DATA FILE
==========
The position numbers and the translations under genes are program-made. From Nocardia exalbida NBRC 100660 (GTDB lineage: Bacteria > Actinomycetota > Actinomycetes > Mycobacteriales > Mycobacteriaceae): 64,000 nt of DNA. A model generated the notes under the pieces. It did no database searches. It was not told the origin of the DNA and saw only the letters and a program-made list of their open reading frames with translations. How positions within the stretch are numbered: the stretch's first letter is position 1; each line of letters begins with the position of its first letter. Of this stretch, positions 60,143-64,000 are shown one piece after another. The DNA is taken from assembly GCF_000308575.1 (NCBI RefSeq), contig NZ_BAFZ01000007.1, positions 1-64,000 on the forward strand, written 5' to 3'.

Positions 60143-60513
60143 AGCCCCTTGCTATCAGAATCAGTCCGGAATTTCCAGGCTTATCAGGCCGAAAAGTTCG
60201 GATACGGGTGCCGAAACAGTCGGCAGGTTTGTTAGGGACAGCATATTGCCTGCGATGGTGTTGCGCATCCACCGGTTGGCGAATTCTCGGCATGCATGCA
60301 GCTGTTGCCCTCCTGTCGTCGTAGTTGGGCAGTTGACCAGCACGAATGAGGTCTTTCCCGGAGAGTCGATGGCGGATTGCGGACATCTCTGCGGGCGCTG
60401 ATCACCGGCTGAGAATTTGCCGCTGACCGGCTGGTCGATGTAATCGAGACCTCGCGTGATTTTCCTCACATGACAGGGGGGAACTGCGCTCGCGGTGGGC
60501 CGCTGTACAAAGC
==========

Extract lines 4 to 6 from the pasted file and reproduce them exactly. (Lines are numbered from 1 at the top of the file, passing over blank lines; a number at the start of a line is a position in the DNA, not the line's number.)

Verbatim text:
60201 GATACGGGTGCCGAAACAGTCGGCAGGTTTGTTAGGGACAGCATATTGCCTGCGATGGTGTTGCGCATCCACCGGTTGGCGAATTCTCGGCATGCATGCA
60301 GCTGTTGCCCTCCTGTCGTCGTAGTTGGGCAGTTGACCAGCACGAATGAGGTCTTTCCCGGAGAGTCGATGGCGGATTGCGGACATCTCTGCGGGCGCTG
60401 ATCACCGGCTGAGAATTTGCCGCTGACCGGCTGGTCGATGTAATCGAGACCTCGCGTGATTTTCCTCACATGACAGGGGGGAACTGCGCTCGCGGTGGGC